No need to make this complicated. The 49ers are 5-3, which in past years wouldn’t be cause for alarm — except 2023 began with a 5-0 start.
To get back on track in their quest for Super Bowl LVIII, the 49ers need only to look to the same players who ignited the fast start. Coach Kyle Shanahan and a number of players said after the third consecutive loss that the team had everything it needed to turn things around. Still, the 49ers went out the next day and made a trade for Washington defensive end Chase Young.
Additionally, Deebo Samuel (hairline shoulder fracture) and Trent Williams (ankle), both injured three weeks ago, could be back next Sunday for the game at Jacksonville.
“I’m ready to go,” Samuel said during his weekly appearance on the Kay Adams podcast.
There is hope that Williams will be back at practice Wednesday. He was back within three weeks last season after a high ankle sprain deemed more serious than his current injury.
Here’s a look at the biggest names who are responsible for giving quarterback Brock Purdy the kind of supporting cast that can lift the 49ers back into the realm of the NFL’s elite:
— Up & Adams (@UpAndAdamsShow) November 2, 2023
Deebo Samuel: Some of it has to do with Shanahan’s play-calling, but even when healthy, Samuel’s use and production has fallen off dramatically since McCaffrey arrived on Oct. 20, 2022.
Samuel has played in 16 of 22 games (including playoffs) with McCaffrey and in those games has 111 touches (rushes and receptions) for 980 yards and five touchdowns. McCaffrey, having played in all 22 games, has 432 touches for 2,454 yards and 26 touchdowns.
When McCaffrey arrived, the matchup nightmare was supposed to enhance both players given their versatile skill sets. Instead, it has pushed Samuel into the background.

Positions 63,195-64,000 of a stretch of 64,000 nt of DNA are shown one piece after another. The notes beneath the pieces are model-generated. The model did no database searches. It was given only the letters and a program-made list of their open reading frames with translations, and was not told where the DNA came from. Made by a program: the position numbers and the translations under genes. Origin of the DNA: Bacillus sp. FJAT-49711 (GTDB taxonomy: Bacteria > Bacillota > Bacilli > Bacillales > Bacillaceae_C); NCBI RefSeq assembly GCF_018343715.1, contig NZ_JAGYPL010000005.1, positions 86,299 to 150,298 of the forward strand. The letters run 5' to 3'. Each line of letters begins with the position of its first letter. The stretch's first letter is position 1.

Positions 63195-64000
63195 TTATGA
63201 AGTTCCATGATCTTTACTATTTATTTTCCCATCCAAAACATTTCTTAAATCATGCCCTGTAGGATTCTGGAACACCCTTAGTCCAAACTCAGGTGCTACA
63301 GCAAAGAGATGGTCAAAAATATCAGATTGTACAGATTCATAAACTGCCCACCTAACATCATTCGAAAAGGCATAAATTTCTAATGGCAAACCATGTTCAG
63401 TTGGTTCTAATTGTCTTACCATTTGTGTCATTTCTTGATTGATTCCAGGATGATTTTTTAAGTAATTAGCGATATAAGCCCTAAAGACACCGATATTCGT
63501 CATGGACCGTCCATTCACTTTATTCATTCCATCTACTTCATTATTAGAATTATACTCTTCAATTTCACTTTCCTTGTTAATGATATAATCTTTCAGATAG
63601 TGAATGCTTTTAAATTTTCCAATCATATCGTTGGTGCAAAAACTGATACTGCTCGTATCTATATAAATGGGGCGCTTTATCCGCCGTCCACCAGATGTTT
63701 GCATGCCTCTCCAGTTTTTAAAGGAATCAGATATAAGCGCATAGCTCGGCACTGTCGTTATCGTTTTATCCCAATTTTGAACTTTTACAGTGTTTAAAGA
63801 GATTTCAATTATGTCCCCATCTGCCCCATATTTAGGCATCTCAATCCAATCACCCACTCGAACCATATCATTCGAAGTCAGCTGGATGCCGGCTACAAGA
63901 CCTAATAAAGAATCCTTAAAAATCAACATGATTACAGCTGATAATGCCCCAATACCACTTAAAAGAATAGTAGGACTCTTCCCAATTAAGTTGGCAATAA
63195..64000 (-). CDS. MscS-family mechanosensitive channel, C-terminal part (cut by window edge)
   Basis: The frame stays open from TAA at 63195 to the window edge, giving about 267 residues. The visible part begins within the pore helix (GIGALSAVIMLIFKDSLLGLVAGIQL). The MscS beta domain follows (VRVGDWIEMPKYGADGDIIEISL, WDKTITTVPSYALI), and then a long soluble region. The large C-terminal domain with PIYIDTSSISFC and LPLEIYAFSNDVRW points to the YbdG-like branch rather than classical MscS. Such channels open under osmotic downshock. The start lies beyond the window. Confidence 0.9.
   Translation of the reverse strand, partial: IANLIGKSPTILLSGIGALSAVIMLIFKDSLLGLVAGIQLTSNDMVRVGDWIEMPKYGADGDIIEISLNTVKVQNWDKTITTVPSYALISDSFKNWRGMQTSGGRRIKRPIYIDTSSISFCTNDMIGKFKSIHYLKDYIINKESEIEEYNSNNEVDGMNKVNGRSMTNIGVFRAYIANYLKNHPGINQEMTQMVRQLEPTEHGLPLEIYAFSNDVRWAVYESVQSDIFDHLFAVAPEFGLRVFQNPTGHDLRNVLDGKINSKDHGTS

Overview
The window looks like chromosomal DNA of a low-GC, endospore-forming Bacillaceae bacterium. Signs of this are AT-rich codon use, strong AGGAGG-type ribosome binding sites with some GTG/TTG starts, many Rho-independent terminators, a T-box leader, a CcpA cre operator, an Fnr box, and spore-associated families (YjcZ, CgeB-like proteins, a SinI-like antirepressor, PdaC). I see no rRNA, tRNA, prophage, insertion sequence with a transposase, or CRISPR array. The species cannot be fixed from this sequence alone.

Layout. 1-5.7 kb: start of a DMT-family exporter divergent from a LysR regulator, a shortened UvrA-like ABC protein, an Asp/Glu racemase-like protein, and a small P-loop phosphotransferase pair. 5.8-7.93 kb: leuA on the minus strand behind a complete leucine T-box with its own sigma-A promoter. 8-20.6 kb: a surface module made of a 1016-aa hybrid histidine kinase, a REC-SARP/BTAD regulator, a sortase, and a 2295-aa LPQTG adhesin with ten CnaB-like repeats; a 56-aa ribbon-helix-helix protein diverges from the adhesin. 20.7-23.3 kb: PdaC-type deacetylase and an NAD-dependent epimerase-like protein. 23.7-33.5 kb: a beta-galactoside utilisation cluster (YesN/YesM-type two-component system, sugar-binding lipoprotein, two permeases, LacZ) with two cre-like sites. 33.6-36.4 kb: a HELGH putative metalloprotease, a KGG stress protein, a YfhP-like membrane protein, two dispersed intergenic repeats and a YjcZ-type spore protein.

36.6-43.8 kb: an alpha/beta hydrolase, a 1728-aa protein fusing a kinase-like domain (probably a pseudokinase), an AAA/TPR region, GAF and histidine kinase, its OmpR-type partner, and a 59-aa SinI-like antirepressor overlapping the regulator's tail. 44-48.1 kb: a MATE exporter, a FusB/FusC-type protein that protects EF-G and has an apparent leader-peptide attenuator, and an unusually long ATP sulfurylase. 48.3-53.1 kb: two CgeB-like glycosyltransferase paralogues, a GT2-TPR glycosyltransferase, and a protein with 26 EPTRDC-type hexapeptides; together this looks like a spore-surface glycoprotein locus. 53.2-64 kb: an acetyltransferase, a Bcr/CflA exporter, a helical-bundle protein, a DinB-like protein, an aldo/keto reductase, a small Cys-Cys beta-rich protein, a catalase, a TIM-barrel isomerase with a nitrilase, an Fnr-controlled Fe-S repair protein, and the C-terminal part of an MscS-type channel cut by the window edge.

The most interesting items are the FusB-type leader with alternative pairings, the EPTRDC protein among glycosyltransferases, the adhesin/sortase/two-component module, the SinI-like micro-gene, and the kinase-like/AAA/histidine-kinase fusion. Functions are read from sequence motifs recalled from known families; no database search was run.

If Samuel’s self-diagnosis is correct and he’s back at full strength, it would behoove Shanahan to get Deebo more involved and maybe in the process keep McCaffrey from being beaten to a pulp before the end of the season.
Keep in mind Samuel signed a three-year contract extension worth a maximum of $71.5 million and then spent last year a step slow after his contract holdout. A return to the 2021 Deebo would be huge.
Trent Williams: The 49ers have had nothing but good things to say about Jaylon Moore and the job he did subbing for Williams the past two games. But while Moore may be emerging as a potential NFL starter, he’s a long way from what Williams gives the 49ers at full strength.
And if left guard Aaron Banks misses more than a game or two with turf toe, Williams becomes all the more important with journeyman Jon Feliciano on the left side. There have been no complaints of Williams dropping off at age 35, but he needs to stay healthy because the ripple effect when he’s gone is felt across the entire offensive front.